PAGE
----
Homeland Security Makes US Safer From Gaming Pirates

U.S. Immigration and Customs Enforcement (ICE) agents raided more than 30 businesses, storefronts and homes in 16 states Wednesday as part of an investigation into the alleged sale and distribution of modified chips and other devices that enable gamers to circumvent copyright protections and play pirated software on their Wii, PlayStation and Xbox consoles.

“Illicit devices like the ones targeted today are created with one purpose in mind — subverting copyright protections,” said Julie L. Myers, assistant secretary of the Department of Homeland Security’s Immigration and Customs Enforcement division. “These crimes cost legitimate businesses billions of dollars annually, and facilitate multiple other layers of criminality such as smuggling, software piracy and money laundering.”

The raids were the result of a 12-month investigation codenamed “Operation Tangled Web,” which was the largest national enforcement action to target game software piracy committed by online retailers, the ICE said.

Criminal Modding

Modding, or modifying a game console, has increased in popularity over the last decade. In its most benign form, it entails modders using a store bought kit to personalize the outside of their Xbox or PlayStation console.

However, some modders install chips in their system to play illegally copied and counterfeit games on the PlayStation 2, Nintendo Wii, Xbox and Xbox 360 consoles.

Modification chips and circumvention devices such as swap discs, the ICE said, violate laws under the Digital Millennium Copyright ACT (DMCA). The chips and devices cost the gaming industry billions of dollars worldwide each year in lost sales, according to the Entertainment Software Association (ESA), the trade organization representing U.S. computer and video game publishers.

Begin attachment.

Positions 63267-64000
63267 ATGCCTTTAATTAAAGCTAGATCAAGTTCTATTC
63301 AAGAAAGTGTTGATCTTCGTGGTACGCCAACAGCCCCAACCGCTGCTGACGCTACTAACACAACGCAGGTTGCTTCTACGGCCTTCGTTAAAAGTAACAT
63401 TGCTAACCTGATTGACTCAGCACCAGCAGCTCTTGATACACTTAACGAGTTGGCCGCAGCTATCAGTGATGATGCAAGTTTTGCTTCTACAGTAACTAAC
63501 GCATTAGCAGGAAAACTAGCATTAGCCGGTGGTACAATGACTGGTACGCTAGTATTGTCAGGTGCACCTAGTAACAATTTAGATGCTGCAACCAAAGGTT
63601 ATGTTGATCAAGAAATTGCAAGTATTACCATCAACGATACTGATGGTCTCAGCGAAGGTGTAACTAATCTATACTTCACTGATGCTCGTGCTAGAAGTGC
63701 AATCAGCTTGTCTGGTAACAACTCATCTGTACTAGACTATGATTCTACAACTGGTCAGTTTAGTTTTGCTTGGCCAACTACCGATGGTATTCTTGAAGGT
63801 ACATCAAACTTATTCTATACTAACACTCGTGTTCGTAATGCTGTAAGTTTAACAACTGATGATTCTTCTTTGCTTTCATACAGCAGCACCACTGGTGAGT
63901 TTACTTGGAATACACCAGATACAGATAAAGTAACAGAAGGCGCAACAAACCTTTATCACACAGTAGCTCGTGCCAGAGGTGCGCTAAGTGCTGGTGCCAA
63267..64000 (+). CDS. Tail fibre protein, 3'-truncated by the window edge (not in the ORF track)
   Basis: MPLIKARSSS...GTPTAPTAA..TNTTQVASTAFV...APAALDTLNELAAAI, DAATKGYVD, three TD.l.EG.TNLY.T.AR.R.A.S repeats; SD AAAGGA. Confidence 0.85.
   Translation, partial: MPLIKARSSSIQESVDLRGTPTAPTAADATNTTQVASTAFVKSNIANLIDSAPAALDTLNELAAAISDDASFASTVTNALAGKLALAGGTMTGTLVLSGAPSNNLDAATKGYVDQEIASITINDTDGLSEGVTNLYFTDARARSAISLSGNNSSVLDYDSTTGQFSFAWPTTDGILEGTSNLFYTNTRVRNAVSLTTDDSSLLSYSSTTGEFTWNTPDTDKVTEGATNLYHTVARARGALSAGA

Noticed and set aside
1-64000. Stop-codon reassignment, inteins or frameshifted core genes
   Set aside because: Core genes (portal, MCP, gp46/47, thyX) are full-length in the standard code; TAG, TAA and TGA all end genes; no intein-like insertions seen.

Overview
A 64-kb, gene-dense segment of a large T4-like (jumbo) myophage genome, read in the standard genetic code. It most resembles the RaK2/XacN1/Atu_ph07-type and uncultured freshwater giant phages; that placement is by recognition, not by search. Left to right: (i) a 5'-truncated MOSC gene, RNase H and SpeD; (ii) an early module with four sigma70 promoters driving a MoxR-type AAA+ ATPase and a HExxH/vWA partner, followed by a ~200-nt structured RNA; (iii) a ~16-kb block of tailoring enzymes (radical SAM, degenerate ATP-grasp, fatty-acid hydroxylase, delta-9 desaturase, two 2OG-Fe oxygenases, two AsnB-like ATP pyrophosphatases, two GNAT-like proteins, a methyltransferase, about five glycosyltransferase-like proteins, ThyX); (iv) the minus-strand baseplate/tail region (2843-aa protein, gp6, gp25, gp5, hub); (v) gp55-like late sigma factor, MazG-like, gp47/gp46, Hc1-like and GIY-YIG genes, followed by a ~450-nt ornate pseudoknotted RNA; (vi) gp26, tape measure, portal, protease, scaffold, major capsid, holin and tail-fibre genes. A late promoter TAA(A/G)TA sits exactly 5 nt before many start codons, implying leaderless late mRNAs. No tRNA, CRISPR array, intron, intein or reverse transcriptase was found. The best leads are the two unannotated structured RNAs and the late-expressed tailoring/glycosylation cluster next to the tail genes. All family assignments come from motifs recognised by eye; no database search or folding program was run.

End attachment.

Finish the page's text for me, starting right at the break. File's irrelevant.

“Plain and simple, selling and distributing products to illegally bypass game consoles’ piracy protection is a crime with real-life consequences,” said Michael Gallagher, president of the ESA.

“This is not a game; we’re talking jail time. Enforcement initiatives of this scope send a clear message to both the public and pirate community that this illegal activity will not be tolerated,” he warned.

“As an industry, we protect our intellectual property, encourage our government to crack down on those who break the law, and urge other governments to take similar action against video game pirates,” Gallagher continued. “Yearly worldwide piracy costs total over (US)$3 billion, and it impinges on businesses and employees who create, develop and distribute innovative products.”

A Deleterious Effect

Law enforcement should go after the producers of the pirated material and the people who provide the technology that enables gamers to play pirated software, Rob Enderle, principal analyst at the Enderle Group, told TechNewsWorld.

“It looks like they are going after businesses and criminal organization as opposed to kids, and that’s the appropriate approach,” he explained. “On the game consoles, you have to approach this from both ends [and get] both the folks who are making the illegal copies of the software — which are often located overseas and are very hard to get to — and the people that are in-country and producing the pirated parts and doing the system mods.”

Pirated games have a big impact on an industry that brought in $7.4 billion from sales of entertainment software in 2006, Enderle said. The gaming industry is a razor blade industry — meaning it makes money through game sales and not, for the most part, from its game consoles.

“It’s [a big problem]. Because the software carries a fairly high margin, with most games at $50 or $60 bucks, that makes pirating very, very lucrative,” he pointed out.

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